Heath Selectboard declines to join forum on school renaming

  • Heath’s municipal offices, located in the former elementary school at 18 Jacobs Road. STAFF FILE PHOTO/PAUL FRANZ

Staff Writer
Published: 1/31/2023 6:55:03 PM
Modified: 1/31/2023 6:54:51 PM

HEATH — The Selectboard has decided not to go forward with participating in a community forum on naming the former school turned municipal offices at 18 Jacobs Road, a topic that inspired angry emails from at least 30 residents.

“We decided at this time we would not do this. The plan was not clear,” said Selectboard member Sue Lively, who explained that the board has not had adequate time to consider what the forum could accomplish. “We agreed there should still be a conversation.”

After the Selectboard decided on Nov. 29 to name the former school building — which now houses the library, municipal offices, senior center activities and more — the “Heath Community Center,” the board received a barrage of emails from residents denouncing the board’s decision.

Since then, the board decided to rescind its decision during a Jan. 3 meeting. Members are now once again soliciting input from residents about the name.

The building is nearly a 10-minute drive from Heath’s historic town center that includes, among other buildings, Sawyer Hall, Heath Union Church and Community Hall, which recently celebrated its 150th anniversary. Many residents who wrote to the Selectboard were concerned that having the word “center” in the name would confuse people into thinking the municipal building is part of the town center. Others were concerned that with the word “community” in the name, people may confuse the building with Community Hall.

Residents not only expressed anger over the naming of the 18 Jacobs Road building, but also over disinvestment in the town’s more historic buildings as activities such as the library and senior center have been moved to the 18 Jacobs Road building.

Heath Elementary School, built in 1995, closed in 2017 due to declining enrollment, and the town decided in 2019 to keep the building for municipal offices instead of selling it for $250,000 to a cannabis company, another decision that angered some residents.

Speaking in an interview, Lively said the anger from residents has gone on for the past three to four years, but the naming question has resurfaced some of the divisions in the community.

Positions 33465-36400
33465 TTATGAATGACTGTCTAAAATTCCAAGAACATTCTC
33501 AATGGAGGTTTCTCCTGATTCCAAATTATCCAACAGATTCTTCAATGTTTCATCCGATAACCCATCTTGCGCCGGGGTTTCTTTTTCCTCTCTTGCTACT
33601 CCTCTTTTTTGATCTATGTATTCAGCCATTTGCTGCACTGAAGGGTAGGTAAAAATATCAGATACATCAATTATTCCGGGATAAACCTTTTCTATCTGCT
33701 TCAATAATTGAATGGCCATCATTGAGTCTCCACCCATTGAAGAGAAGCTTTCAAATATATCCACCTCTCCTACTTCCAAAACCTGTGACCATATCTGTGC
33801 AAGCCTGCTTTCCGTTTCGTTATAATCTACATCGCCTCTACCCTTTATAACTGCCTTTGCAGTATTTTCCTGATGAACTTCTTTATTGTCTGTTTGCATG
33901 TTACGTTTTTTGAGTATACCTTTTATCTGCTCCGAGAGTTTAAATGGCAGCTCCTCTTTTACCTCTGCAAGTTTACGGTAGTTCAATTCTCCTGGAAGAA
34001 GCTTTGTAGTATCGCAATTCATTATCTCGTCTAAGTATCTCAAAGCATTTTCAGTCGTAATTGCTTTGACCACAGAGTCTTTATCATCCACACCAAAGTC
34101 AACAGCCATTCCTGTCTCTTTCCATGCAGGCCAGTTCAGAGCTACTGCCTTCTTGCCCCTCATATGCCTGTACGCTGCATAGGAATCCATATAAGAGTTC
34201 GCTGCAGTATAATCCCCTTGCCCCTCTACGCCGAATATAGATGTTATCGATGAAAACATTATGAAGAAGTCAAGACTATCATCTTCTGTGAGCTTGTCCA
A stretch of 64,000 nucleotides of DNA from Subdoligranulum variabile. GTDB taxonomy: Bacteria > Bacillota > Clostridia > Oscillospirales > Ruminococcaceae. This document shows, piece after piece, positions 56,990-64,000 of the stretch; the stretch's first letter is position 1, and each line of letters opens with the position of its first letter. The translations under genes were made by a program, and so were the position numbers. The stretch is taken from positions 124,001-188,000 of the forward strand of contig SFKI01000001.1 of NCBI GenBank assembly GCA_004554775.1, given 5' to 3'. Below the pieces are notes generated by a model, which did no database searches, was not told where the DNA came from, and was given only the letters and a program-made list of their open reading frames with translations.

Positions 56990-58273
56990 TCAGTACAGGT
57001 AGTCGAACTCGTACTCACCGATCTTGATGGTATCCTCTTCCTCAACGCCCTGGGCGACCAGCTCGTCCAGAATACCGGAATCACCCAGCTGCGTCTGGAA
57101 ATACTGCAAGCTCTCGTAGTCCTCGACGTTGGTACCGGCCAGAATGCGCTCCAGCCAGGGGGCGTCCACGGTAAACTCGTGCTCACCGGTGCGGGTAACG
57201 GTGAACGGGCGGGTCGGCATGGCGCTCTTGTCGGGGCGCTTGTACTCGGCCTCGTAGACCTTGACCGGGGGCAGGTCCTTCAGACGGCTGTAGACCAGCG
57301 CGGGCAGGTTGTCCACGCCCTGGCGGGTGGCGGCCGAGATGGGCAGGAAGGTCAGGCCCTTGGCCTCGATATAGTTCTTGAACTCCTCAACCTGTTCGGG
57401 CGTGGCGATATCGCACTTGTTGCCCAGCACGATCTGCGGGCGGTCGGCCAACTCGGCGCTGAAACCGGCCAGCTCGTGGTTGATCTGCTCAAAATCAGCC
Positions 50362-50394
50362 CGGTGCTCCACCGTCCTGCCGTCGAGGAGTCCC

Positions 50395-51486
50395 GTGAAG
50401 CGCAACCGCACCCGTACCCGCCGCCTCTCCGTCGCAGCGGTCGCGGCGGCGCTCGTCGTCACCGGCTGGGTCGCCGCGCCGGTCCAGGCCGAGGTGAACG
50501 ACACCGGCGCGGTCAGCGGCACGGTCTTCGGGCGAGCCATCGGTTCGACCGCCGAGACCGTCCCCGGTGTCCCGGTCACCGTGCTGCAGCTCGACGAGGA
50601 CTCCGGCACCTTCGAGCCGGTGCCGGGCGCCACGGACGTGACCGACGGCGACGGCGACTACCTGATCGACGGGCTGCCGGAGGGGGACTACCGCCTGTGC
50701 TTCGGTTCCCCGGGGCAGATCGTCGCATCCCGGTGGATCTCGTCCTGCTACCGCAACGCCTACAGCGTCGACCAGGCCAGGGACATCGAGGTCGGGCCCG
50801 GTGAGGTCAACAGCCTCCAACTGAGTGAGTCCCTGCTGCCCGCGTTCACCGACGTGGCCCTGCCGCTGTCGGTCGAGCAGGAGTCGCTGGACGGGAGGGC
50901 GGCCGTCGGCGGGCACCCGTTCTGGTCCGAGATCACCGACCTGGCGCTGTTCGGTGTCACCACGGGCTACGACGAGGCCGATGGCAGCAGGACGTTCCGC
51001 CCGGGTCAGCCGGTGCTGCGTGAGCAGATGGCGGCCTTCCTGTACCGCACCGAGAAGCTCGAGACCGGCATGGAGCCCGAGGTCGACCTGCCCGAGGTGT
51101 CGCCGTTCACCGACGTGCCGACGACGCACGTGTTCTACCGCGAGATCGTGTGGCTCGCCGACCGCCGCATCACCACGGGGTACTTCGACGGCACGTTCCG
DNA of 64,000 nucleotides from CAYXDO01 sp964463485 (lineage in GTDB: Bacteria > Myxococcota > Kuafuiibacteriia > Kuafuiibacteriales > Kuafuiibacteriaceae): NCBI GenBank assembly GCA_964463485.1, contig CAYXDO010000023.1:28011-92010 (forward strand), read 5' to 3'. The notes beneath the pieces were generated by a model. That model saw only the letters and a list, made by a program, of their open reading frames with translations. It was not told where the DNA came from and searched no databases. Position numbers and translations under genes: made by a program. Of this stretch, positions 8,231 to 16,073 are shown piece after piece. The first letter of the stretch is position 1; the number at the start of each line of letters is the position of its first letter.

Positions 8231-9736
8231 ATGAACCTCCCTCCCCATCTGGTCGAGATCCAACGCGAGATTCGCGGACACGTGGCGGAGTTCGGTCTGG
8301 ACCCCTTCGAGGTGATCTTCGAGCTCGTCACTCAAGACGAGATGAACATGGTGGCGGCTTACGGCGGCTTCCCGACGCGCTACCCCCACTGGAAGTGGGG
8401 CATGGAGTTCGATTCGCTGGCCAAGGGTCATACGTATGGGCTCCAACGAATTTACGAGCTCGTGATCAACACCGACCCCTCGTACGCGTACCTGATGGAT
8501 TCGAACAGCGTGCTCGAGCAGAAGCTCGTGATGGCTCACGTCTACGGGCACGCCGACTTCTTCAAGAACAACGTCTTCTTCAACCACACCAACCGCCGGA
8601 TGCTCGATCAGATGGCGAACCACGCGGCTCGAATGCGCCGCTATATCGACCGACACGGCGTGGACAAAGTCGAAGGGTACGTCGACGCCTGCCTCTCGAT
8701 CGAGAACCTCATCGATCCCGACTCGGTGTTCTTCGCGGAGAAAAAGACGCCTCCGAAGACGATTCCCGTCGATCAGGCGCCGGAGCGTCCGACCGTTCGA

After the roughly 30 emails were received, a group of residents, led by Sheila Litchfield, hoped the town could hold a community forum that would allow residents to air their grievances and share their perspectives in an open dialogue. While the group of citizens can proceed with a forum if they wish, the Selectboard has declined to participate as an elected body.

Litchfield declined to speak with the Greenfield Recorder about the Selectboard’s decision, but said she is unsure whether residents might proceed with a forum.

The Selectboard decided not to participate in a forum during its Jan. 17 meeting. According to the meeting minutes, Selectboard member Brian DeVriese said at the time that the responsibility for the antagonism lies on both sides, though he feels all blame is being pointed at the board. Lively echoed this sentiment, saying healing must come from both sides.

“There have been hard feelings on both sides of the fence and emotions have come through,” Lively said in an interview. She stressed that decisions have to continue to be made and residents shouldn’t linger on things that did not go their way in the past.

Selectboard Chair Robyn Provost-Carlson declined to comment, and instead pointed to the Jan. 17 meeting minutes as a statement on the issue. The minutes note that while Provost-Carlson “applauded anyone who wants to talk about any topic regarding town affairs,” she also noted the Selectboard needs to focus on preparing for Annual Town Meeting and the fiscal year 2024 budget rather than participating in a forum.

Town Coordinator Hilma Sumner suggested having the two ministers in town host a forum about the divisions Heath faces. It was suggested that creating a neutral space with neutral facilitation might foster active listening by the different sides.

“The fact that this has been opened up will lead everyone to think more seriously to think about ways to accomplish healing,” Lively said.

Bella Levavi can be reached at blevavi@recorder.com or 413-930-4579.


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